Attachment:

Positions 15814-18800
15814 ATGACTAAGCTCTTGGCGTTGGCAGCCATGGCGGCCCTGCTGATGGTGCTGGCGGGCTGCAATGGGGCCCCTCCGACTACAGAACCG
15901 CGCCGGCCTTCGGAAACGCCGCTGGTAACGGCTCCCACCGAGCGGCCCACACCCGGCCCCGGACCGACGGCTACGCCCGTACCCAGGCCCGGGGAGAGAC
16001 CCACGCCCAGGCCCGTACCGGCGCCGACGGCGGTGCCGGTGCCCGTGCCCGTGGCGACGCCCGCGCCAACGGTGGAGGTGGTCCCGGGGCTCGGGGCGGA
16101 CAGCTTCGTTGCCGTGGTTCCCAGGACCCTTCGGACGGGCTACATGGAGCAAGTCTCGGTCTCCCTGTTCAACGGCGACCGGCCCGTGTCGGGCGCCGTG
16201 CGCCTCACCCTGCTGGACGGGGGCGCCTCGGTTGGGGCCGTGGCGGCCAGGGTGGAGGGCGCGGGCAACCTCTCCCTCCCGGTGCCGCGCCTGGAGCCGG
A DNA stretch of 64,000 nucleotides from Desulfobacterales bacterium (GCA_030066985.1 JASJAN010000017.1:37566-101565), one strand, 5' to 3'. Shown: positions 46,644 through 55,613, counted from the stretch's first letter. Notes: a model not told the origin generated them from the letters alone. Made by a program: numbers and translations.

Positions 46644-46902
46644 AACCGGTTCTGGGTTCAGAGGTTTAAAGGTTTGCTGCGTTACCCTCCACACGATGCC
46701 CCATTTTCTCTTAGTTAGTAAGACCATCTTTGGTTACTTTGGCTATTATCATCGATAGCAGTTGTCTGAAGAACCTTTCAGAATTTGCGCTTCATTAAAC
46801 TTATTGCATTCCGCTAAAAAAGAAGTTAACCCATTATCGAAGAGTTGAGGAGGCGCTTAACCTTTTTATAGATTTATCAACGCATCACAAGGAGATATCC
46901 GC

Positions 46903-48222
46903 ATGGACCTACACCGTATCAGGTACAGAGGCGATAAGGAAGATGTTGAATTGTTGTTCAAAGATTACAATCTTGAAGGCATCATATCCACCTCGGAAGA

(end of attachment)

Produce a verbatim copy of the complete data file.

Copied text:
Positions 15814-18800
15814 ATGACTAAGCTCTTGGCGTTGGCAGCCATGGCGGCCCTGCTGATGGTGCTGGCGGGCTGCAATGGGGCCCCTCCGACTACAGAACCG
15901 CGCCGGCCTTCGGAAACGCCGCTGGTAACGGCTCCCACCGAGCGGCCCACACCCGGCCCCGGACCGACGGCTACGCCCGTACCCAGGCCCGGGGAGAGAC
16001 CCACGCCCAGGCCCGTACCGGCGCCGACGGCGGTGCCGGTGCCCGTGCCCGTGGCGACGCCCGCGCCAACGGTGGAGGTGGTCCCGGGGCTCGGGGCGGA
16101 CAGCTTCGTTGCCGTGGTTCCCAGGACCCTTCGGACGGGCTACATGGAGCAAGTCTCGGTCTCCCTGTTCAACGGCGACCGGCCCGTGTCGGGCGCCGTG
16201 CGCCTCACCCTGCTGGACGGGGGCGCCTCGGTTGGGGCCGTGGCGGCCAGGGTGGAGGGCGCGGGCAACCTCTCCCTCCCGGTGCCGCGCCTGGAGCCGG
A DNA stretch of 64,000 nucleotides from Desulfobacterales bacterium (GCA_030066985.1 JASJAN010000017.1:37566-101565), one strand, 5' to 3'. Shown: positions 46,644 through 55,613, counted from the stretch's first letter. Notes: a model not told the origin generated them from the letters alone. Made by a program: numbers and translations.

Positions 46644-46902
46644 AACCGGTTCTGGGTTCAGAGGTTTAAAGGTTTGCTGCGTTACCCTCCACACGATGCC
46701 CCATTTTCTCTTAGTTAGTAAGACCATCTTTGGTTACTTTGGCTATTATCATCGATAGCAGTTGTCTGAAGAACCTTTCAGAATTTGCGCTTCATTAAAC
46801 TTATTGCATTCCGCTAAAAAAGAAGTTAACCCATTATCGAAGAGTTGAGGAGGCGCTTAACCTTTTTATAGATTTATCAACGCATCACAAGGAGATATCC
46901 GC

Positions 46903-48222
46903 ATGGACCTACACCGTATCAGGTACAGAGGCGATAAGGAAGATGTTGAATTGTTGTTCAAAGATTACAATCTTGAAGGCATCATATCCACCTCGGAAGA